"In the Shadow of the Taliban: Preserving the Cultural Heritage of Afghanistan"


Mon, 01/23/2017 - 16:00

Afghanistan is the quintessential “crossroads of cultures” where the civilizations of the Near East, Central Asia, South Asia and China interacted over the millennia in a constantly shifting mixture of trade, emulation, migration, imperial formations, and periodic conflict. This complex history of contacts gave rise to some of the most important archaeological, artistic, architectural, and textual treasures in world cultural heritage – encompassing cultures as diverse as the Bronze Age cities of Bactria, the Persian Empire, the easternmost colonies founded by Alexander the Great and his Hellenistic successors, the Kushan empire astride the Silk Road, and the monumental Buddhas of Bamiyan. Sadly, the last 35 years of continuous war in Afghanistan  - from the Soviet Invasion of 1979 to the present – have devastated the cultural heritage of Afghanistan at every level.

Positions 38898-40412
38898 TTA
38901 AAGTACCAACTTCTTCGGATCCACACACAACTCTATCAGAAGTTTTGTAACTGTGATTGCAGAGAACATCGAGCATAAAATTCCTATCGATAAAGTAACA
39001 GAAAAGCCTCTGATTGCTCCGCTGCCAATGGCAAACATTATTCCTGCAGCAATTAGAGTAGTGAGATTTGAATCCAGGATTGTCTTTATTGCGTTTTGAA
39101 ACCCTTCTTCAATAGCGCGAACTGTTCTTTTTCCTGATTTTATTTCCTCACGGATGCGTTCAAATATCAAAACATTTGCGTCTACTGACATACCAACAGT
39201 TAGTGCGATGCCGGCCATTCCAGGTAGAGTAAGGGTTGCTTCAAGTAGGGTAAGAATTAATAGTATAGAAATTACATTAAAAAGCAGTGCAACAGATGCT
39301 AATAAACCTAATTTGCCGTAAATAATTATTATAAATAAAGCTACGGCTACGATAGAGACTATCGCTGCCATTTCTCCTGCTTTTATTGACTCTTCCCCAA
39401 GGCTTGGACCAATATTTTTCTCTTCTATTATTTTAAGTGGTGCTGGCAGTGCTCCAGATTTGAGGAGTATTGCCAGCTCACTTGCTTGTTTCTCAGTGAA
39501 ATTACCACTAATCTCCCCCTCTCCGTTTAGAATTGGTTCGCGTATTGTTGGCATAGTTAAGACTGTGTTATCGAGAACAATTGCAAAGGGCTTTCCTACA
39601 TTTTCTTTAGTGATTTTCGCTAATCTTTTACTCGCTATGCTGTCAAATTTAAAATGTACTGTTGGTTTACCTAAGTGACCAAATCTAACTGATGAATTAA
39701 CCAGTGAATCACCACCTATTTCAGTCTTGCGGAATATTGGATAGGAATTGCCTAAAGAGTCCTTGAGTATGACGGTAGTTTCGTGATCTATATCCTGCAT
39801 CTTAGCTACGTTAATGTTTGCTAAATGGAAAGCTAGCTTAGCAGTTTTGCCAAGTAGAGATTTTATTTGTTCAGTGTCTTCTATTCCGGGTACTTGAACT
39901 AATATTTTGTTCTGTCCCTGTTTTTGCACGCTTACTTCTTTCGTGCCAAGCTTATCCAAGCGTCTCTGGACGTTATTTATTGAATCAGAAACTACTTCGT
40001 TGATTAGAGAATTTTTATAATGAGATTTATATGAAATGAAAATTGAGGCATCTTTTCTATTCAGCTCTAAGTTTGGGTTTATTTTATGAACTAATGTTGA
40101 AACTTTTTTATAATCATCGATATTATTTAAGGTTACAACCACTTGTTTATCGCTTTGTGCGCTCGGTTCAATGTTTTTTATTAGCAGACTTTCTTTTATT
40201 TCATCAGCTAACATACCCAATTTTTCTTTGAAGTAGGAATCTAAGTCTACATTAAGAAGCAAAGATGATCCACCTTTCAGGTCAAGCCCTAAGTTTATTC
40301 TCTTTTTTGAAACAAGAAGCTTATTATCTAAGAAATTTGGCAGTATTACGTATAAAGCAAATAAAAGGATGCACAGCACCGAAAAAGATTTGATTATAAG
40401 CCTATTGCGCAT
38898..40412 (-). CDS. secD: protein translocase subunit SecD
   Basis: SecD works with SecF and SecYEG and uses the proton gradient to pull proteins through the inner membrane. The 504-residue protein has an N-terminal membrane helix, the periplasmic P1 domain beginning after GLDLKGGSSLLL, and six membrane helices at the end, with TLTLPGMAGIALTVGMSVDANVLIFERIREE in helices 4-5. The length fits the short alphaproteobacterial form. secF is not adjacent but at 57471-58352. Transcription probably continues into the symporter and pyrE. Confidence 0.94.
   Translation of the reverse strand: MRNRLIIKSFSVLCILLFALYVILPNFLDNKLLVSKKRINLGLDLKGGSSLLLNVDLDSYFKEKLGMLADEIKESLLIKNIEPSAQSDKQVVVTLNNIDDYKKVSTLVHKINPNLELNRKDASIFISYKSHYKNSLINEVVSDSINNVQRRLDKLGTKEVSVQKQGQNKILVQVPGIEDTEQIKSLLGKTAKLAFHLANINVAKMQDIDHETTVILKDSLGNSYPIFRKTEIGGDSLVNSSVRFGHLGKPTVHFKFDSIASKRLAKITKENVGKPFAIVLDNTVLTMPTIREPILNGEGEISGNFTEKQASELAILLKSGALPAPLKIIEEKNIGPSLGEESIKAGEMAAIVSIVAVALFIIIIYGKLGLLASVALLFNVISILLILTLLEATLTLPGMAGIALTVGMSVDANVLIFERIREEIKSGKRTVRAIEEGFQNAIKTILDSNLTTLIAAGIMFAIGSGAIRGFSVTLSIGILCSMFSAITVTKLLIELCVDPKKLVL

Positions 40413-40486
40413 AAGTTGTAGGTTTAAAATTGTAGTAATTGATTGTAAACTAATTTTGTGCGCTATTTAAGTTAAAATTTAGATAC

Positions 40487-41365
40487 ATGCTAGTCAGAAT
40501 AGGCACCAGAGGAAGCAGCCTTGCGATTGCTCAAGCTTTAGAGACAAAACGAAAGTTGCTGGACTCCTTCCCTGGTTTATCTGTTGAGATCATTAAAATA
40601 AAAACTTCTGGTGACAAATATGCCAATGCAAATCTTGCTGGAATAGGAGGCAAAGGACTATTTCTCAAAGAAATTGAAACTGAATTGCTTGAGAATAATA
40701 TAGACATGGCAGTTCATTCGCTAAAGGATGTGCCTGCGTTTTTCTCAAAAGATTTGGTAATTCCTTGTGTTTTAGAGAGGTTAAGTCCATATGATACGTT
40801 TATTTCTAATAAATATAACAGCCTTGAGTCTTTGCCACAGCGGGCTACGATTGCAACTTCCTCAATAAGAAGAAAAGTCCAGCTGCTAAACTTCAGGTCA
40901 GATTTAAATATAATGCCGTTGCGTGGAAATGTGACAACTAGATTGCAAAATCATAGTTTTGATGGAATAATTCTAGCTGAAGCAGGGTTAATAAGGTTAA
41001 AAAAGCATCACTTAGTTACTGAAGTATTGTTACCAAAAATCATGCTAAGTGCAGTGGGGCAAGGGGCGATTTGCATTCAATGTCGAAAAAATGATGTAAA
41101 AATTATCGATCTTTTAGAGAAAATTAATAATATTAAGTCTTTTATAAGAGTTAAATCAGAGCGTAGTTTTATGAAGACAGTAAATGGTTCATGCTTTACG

This talk gives an overview of Afghan cultural treasures, and describes three initiatives where the Oriental Institute has been working in partnership with Afghan heritage specialists to assess and repair the damage:  1)  development of a bilingual Dari-English computer database to conduct the first-ever full inventory of the National Museum of Afghanistan’s holdings, 2) the use of advanced satellite imagery to map all the archaeological sites in Afghanistan and measure the degree to which they have been looted; and 3) training programs for Afghan museum conservators, curators, and archaeologists  most involved in  protecting sites, museums, monuments, and ancient art objects. 



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